“I’m look­ing for a move­ment, I’m look­ing for real change,” he said. “Incre­men­tal change is not chang­ing the lives” of peo­ple who real­ly need it, he said.

Net­roots Nation Board Chair Arshad Hasan, who had wel­comed every­one to the con­ven­tion ear­ly in the evening’s pro­gram, then cam out to announce that next year’s Net­roots Nation will be held in Den­ver, Colorado.

Hasan explained that dur­ing the pre­vi­ous two years, Net­roots Nation was held in Atlanta and New Orleans, as it was impor­tant to build pow­er in the South, and that now the Con­ven­tion will be head­ing to the Rocky Moun­tain West, a region that pro­gres­sives have been fever­ish­ly work­ing to turn blue.

He then announced the final speak­er of the evening: Ali­cia Garza, co-cre­ator of Black Lives Mat­ter and the Black Futures Lab.

Garza dis­cussed how Black com­mu­ni­ties are reg­u­lar­ly left out of the pro­gres­sive move­ment, “at our own per­il.” She said the black com­mu­ni­ties are often used as “win­dow dress­ing,” to make the move­ment look diverse, but that the issues and needs of the black com­mu­ni­ty do not fac­tor into the agen­das of the cam­paigns. They are “sym­bol­i­cal­ly but not sub­stan­tive­ly includ­ed,” she said.

Many can­di­dates and elect­ed rep­re­sen­ta­tives say that they love and respect black com­mu­ni­ties, she said, but how much are we actu­al­ly invest­ing in them? There are “too many fried chick­en pho­to ops and not enough town halls,” she said to applause, and “too many of us are pro­vid­ing cov­er for this kind of nonsense.”

Recent­ly, the Black Futures Lab con­duct­ed a black cen­sus, the largest sur­vey of black Amer­i­cans in over one hun­dred and fifty years. Some of their find­ings includ­ed that 85% of respon­dents sup­port a $15 min­i­mum wage, and 90% believe it is the role of gov­ern­ment to pro­vide health­care for all Americans.

Black com­mu­ni­ties want the same things that most of Amer­i­ca wants, she said, yet we can’t say with any cer­tain­ty that Amer­i­ca wants those things for black com­mu­ni­ties. The most com­mon thing they heard from respon­dents in the sur­vey was that no one had ever asked them what they want­ed for their future.

Black com­mu­ni­ties are being impact­ed by the same issues as oth­er com­mu­ni­ties, but often more intense­ly (as we saw in 2015 in Fer­gu­son, Missouri). 

“Stop telling us to ignore iden­ti­ty pol­i­tics and instead to the work to dis­man­tle the dis­par­i­ties,” she said, after list­ing some of the ways that black peo­ple are dis­pro­por­tion­ate­ly impact­ed by issues like low wages and health­care. Instead of using us as win­dow dress­ing, con­sid­er that Black com­mu­ni­ties are the por­tals to the future,” she said, and can be a more sub­stan­tive part of the movement.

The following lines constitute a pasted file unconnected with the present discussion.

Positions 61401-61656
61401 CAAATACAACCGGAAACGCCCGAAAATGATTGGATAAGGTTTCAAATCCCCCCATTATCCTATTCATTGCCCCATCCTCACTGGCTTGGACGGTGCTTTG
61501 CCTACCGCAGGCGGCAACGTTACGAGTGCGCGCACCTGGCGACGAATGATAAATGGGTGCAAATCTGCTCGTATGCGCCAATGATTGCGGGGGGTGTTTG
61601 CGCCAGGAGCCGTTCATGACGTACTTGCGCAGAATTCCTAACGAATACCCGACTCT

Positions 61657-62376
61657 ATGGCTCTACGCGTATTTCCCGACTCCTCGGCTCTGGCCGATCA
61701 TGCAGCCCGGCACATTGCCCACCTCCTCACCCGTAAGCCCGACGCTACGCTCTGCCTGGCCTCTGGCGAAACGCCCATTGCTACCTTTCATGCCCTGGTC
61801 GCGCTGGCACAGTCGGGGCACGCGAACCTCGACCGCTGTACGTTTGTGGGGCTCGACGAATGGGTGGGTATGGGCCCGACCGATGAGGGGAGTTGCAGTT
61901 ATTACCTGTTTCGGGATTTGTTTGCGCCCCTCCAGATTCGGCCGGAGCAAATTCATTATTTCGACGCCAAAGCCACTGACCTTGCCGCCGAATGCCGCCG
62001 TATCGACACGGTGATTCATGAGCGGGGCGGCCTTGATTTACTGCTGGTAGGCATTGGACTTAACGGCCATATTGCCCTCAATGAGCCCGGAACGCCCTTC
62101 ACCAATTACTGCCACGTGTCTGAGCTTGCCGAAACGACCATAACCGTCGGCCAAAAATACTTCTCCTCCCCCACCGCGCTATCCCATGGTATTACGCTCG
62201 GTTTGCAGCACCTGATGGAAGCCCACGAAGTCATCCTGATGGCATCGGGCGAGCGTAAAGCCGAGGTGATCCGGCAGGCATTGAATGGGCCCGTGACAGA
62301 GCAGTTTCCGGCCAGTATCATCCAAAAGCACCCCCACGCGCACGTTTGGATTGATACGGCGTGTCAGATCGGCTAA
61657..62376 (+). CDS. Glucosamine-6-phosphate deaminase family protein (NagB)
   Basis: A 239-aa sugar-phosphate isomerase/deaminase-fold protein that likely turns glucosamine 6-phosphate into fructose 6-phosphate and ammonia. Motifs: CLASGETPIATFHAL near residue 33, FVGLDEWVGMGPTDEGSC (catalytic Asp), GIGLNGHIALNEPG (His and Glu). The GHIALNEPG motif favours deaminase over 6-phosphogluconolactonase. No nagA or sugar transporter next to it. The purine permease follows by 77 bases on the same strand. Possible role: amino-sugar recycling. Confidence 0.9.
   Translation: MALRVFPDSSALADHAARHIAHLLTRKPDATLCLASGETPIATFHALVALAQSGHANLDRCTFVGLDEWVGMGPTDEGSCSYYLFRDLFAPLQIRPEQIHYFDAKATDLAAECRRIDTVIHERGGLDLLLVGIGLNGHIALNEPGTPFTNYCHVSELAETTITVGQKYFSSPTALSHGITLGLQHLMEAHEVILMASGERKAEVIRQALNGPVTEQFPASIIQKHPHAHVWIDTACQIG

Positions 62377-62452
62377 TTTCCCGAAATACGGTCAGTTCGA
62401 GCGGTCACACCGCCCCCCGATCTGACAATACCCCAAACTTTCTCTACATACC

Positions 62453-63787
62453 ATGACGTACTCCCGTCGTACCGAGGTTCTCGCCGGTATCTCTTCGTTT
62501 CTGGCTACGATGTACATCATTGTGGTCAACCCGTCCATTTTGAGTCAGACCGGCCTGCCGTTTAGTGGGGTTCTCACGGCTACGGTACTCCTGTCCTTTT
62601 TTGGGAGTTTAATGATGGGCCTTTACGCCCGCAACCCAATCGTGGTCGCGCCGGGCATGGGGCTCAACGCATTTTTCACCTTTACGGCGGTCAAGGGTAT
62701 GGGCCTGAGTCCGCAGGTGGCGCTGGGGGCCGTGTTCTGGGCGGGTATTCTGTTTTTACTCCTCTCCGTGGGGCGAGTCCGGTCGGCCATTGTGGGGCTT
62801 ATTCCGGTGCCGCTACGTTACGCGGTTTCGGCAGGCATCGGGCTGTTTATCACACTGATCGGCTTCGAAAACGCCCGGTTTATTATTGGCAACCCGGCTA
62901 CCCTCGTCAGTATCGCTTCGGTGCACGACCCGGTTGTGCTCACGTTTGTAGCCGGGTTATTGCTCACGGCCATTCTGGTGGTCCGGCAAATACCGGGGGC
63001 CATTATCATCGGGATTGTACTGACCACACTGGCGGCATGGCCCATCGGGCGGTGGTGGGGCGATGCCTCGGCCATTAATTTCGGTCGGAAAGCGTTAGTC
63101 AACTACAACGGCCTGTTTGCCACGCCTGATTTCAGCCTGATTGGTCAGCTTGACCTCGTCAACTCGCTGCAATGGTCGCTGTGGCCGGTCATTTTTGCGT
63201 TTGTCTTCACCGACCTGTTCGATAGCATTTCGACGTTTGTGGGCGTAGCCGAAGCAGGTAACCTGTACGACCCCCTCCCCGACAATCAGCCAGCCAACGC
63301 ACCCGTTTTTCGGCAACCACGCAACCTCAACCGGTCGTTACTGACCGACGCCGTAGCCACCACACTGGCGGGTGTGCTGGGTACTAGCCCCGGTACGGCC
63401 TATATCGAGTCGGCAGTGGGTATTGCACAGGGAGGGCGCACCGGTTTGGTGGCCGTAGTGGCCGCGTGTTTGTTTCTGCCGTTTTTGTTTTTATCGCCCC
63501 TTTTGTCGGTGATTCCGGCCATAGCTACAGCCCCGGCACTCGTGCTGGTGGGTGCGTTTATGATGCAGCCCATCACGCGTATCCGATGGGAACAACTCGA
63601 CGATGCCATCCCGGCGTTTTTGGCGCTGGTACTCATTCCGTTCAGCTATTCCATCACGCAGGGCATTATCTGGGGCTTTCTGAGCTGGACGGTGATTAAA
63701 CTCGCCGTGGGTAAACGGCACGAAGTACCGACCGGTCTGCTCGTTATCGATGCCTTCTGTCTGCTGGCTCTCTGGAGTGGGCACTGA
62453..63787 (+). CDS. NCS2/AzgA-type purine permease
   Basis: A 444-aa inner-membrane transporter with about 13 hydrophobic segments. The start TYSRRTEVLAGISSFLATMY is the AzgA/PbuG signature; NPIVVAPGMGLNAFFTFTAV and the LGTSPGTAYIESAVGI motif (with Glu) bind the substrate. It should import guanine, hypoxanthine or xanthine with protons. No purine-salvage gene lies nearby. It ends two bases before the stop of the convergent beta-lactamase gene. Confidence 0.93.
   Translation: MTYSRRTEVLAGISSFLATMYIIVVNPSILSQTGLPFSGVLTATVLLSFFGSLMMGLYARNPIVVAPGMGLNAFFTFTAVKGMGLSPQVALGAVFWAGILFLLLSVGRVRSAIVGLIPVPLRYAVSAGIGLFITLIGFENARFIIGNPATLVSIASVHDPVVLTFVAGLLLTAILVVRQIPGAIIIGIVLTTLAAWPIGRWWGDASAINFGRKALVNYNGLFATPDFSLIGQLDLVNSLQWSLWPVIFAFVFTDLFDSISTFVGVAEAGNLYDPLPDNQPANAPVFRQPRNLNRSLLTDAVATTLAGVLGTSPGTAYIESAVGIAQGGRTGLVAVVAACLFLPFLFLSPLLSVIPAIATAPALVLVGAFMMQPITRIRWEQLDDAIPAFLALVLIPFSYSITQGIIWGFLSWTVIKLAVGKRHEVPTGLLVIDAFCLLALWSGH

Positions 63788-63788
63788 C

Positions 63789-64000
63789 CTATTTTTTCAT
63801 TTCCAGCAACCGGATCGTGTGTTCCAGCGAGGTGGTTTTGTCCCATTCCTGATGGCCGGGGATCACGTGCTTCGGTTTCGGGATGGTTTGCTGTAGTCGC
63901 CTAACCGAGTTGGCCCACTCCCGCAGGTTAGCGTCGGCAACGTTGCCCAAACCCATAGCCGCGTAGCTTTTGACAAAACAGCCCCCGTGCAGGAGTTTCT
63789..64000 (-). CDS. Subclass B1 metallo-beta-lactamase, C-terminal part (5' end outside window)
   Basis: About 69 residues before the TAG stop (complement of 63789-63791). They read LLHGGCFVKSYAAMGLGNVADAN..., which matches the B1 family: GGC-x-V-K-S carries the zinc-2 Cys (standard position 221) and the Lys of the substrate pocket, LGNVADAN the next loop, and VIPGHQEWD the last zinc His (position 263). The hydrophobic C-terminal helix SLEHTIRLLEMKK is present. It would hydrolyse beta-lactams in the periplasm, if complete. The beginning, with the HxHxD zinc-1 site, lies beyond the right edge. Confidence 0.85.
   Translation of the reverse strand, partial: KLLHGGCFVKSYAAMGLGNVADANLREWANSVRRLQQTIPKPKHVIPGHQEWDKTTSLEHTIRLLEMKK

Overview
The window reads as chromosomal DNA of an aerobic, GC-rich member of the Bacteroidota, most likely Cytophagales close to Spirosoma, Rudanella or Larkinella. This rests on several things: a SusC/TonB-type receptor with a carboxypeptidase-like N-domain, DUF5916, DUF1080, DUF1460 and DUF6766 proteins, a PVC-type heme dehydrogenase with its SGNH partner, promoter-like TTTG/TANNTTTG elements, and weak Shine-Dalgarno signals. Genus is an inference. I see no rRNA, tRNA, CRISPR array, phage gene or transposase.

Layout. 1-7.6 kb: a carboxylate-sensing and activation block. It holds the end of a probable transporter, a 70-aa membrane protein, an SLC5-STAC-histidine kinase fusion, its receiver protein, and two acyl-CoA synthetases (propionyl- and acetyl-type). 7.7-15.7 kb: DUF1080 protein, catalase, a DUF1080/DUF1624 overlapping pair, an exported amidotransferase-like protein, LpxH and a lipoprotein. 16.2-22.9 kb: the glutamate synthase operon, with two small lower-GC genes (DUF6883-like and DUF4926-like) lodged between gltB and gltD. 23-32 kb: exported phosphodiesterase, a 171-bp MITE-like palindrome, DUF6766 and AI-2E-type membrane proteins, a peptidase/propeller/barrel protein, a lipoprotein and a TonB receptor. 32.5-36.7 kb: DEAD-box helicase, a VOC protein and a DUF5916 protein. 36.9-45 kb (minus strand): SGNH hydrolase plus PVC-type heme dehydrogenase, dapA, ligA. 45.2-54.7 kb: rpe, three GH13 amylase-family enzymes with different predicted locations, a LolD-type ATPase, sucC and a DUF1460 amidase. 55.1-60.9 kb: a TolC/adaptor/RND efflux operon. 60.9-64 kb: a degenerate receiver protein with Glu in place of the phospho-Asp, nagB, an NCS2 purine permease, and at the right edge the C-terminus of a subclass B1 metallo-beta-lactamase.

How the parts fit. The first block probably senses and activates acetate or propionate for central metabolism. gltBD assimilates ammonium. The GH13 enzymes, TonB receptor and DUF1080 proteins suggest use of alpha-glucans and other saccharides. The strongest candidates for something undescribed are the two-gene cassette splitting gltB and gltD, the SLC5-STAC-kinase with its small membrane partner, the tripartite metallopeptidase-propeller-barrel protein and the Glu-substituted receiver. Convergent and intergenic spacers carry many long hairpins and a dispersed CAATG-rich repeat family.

Final­ly, turn­ing to the 2020 elec­tion, Garza said it “can­not be won by play­ing it safe or play­ing to the mid­dle.” The cur­rent regime has stripped mid­dle of all mean­ing, she said. “Democ­ra­cy can only be real­ized if every­one can par­tic­i­pate. More is pos­si­ble when we do bet­ter by all of us,” she concluded.

Garza was then joined on stage briefly by the Rev­erend angel Kyo­do williams, who has become a fix­ture at Net­roots Nation over the years.

Kyo­do williams (who had pre­vi­ous­ly deliv­ered the con­vo­ca­tion) asked how to respond to white peo­ple that ask ques­tions about what they are sup­posed to do in response to mes­sages about focus­ing on issues that affect black communities.

Garza replied emphat­i­cal­ly, “Black peo­ple’s issues are your issues too!” and then repeat­ed it again a sec­ond time to fur­ther dri­ve it home.

Kyo­do williams then spoke about shame and how it is built into cul­ture to make peo­ple silent. She asked what peo­ple, includ­ing white peo­ple who might expe­ri­ence shame around racism, can and should do to work through that shame.

“We have to trans­form that shame into deep and abid­ing love for one anoth­er, Garza said, elab­o­rat­ing that we have to keep show­ing up, as shame is often what keeps us from show­ing up. Even when you are expe­ri­enc­ing chal­lenges with one anoth­er, “Keep turn­ing towards each oth­er,” she said.

Garza and Kyo­do williams’ con­ver­sa­tion con­clud­ed the open­ing ple­nary ses­sion, bring­ing an end to the first day of Net­roots Nation programming.

NPI will con­tin­ue to offer cov­er­age through­out the next two days of the con­ven­tion, right here on the Cas­ca­dia Advo­cate, as well as on In Brief.